DAVID HOLLAND chats to and reviews up and coming rockers Twin Atlantic at The Haymakers.
The Haymakers, Tuesday 25th. £7.
We met in a car park behind a pub; an underwhelming experience considering we were meeting a band who have recently supported Blink 182, Angels & Airwaves and My Chemical Romance. The tour bus and the brilliantly named (and annoyingly good-looking) lead singer, Sam McTrusty, and drummer Craig Kneale was all very rock and roll.
We grabbed a quick few minutes with them before they went off for their dinner, no Michelin-starred imported stuff, just grub in the pub: drinking beers, meeting fans and chilling in the crowd for the support groups.
‘Smack the pope.’
‘So that’s the official Twin Atlantic advice on how to achieve fame?’
‘Aye, smack the pope.’ They cite luck as one of the key factors behind their success. Their material was fortunately played to a friend at Tom DeLonge’s label and from there, they got their biggest supporting slots.
Touring with massive rock names taught them to ‘lighten up’. They started as friends making music together and when I asked if it now felt more commercial there was a slightly uneasy pause. ‘Touring with [big bands] has taught us to take ourselves less seriously than we used to’, my ten year-old self was glad to hear that being in a band didn’t feel ‘like a real job.’
Of the 20 people in The Haymakers, half seemed to know/work for/want to bed members of Twin Atlantic. It looked like a normal night at the pub; not like a gig by one of the hottest trending bands to be played on Radio 1 this year; a phenomenon the guys cheerfully referred to as: ‘trendy’.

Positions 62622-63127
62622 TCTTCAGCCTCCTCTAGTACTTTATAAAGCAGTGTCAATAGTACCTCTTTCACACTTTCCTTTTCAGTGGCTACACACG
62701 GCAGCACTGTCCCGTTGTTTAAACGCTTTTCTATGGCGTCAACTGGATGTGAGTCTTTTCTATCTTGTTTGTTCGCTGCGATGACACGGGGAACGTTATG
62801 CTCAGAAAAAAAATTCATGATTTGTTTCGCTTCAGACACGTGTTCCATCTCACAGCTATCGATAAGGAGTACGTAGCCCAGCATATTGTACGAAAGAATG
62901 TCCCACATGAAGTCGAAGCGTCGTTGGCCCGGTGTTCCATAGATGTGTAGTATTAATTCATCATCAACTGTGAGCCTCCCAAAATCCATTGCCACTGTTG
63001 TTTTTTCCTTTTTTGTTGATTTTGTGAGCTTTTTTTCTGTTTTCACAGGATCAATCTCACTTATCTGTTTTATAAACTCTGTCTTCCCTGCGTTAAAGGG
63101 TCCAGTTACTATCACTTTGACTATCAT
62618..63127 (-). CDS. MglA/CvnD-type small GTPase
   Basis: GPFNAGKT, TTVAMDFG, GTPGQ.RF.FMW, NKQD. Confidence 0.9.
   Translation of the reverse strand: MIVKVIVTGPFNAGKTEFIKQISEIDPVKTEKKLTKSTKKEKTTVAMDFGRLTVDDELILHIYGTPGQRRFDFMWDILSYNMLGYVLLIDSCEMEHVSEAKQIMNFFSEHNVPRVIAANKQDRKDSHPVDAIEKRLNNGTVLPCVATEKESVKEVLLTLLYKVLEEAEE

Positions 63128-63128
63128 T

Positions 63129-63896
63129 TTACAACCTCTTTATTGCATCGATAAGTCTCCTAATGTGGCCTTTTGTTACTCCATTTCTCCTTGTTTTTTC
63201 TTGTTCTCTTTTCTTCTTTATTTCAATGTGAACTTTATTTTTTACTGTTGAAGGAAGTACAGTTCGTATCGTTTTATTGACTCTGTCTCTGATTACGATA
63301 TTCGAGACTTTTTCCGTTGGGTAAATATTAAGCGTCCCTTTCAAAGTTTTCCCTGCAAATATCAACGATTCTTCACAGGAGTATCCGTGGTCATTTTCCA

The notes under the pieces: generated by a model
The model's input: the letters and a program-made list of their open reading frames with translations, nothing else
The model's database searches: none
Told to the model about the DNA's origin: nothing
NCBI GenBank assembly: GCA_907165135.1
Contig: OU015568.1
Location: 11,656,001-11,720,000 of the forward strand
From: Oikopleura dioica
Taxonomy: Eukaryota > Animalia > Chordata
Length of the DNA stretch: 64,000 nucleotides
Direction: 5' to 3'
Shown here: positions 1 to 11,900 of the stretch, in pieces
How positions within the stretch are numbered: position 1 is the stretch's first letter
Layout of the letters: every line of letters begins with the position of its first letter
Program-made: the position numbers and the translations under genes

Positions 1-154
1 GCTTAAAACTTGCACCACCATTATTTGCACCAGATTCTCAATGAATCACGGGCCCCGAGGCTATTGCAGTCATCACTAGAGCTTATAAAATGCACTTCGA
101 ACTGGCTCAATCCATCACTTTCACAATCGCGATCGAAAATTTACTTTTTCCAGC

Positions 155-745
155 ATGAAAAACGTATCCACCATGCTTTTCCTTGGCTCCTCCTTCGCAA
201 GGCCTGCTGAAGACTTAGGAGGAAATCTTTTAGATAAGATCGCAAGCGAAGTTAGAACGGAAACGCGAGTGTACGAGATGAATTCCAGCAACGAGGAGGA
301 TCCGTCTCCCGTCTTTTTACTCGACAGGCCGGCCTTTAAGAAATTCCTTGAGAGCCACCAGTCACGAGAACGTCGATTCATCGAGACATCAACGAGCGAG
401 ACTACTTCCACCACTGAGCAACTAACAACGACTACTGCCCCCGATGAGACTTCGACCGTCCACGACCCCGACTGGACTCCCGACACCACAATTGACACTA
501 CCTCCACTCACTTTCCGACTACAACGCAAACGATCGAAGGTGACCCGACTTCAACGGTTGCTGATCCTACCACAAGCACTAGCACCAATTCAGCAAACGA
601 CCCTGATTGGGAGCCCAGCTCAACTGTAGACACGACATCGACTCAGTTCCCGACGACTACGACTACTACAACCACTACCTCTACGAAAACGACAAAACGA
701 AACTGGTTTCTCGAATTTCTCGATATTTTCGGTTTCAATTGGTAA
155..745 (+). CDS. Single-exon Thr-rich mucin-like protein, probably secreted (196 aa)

The evening worked it’s way through a probably excessive three hours of support acts, peaking at around 100 spectators.
When Twin Atlantic finally took to the stage there was certainly an ‘atmosphere,’ one of quiet expectation. They thrashed out their eclectic guitar driven rock, with Sam’s mournful mix of long Scottish vowels and frantic chanting. As a live act these guys are right up there. It’s almost a cliché, but they really do put everything into their performance.
‘This one goes out to Lucy; she’s got a Twin Atlantic tattoo on her actual fuckin’ head.’ It’s clear they have made some die-hard fans, but weirdly, not everyone at The Haymakers realised what outstanding performers they were watching.
The current single Edit Me, the near anthropological You’re Turning Into John Wayne and the driving Human After All received a modest round of applause and the occasional whistle. A lot of the gig was taken up with unfamiliar material for their forthcoming album, Free, but the audience was slightly unsettling. I felt guilty for not singing along.
Sam put it pretty well: ‘you guys are either quietly appreciative or in awe of just how fuckin’ shit we are… it’s real fuckin’ intimidating.’
I really don’t want to be critical of Twin Atlantic. This was just a pretty surreal gig. Unfairly one of my overriding memories is Sam chanting the lyrics ‘is there anybody out there… but me?’ I’m sure there was, just why only a quiet few turned up is far beyond me.
Photography by Abi Lander